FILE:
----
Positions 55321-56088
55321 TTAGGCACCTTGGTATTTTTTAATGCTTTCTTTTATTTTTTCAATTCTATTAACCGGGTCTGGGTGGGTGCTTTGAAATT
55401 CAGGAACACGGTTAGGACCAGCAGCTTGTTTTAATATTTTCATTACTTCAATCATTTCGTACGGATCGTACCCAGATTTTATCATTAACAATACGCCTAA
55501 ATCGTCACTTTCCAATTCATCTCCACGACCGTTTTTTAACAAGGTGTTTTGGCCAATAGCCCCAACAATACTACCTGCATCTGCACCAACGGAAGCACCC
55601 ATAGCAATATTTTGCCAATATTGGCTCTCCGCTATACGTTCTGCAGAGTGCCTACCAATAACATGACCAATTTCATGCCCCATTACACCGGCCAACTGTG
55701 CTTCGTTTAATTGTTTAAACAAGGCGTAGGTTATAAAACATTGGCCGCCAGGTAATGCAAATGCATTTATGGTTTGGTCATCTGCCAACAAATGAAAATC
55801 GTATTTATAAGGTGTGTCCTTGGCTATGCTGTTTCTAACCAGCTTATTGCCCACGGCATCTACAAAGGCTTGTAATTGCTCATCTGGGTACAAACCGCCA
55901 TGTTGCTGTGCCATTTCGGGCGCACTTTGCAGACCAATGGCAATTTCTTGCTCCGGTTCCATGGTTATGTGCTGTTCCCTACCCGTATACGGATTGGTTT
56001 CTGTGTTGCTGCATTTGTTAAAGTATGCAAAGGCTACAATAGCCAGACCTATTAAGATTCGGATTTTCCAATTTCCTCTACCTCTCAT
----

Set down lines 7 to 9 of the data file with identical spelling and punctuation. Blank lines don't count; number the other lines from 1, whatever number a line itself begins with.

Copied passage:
55801 GTATTTATAAGGTGTGTCCTTGGCTATGCTGTTTCTAACCAGCTTATTGCCCACGGCATCTACAAAGGCTTGTAATTGCTCATCTGGGTACAAACCGCCA
55901 TGTTGCTGTGCCATTTCGGGCGCACTTTGCAGACCAATGGCAATTTCTTGCTCCGGTTCCATGGTTATGTGCTGTTCCCTACCCGTATACGGATTGGTTT
56001 CTGTGTTGCTGCATTTGTTAAAGTATGCAAAGGCTACAATAGCCAGACCTATTAAGATTCGGATTTTCCAATTTCCTCTACCTCTCAT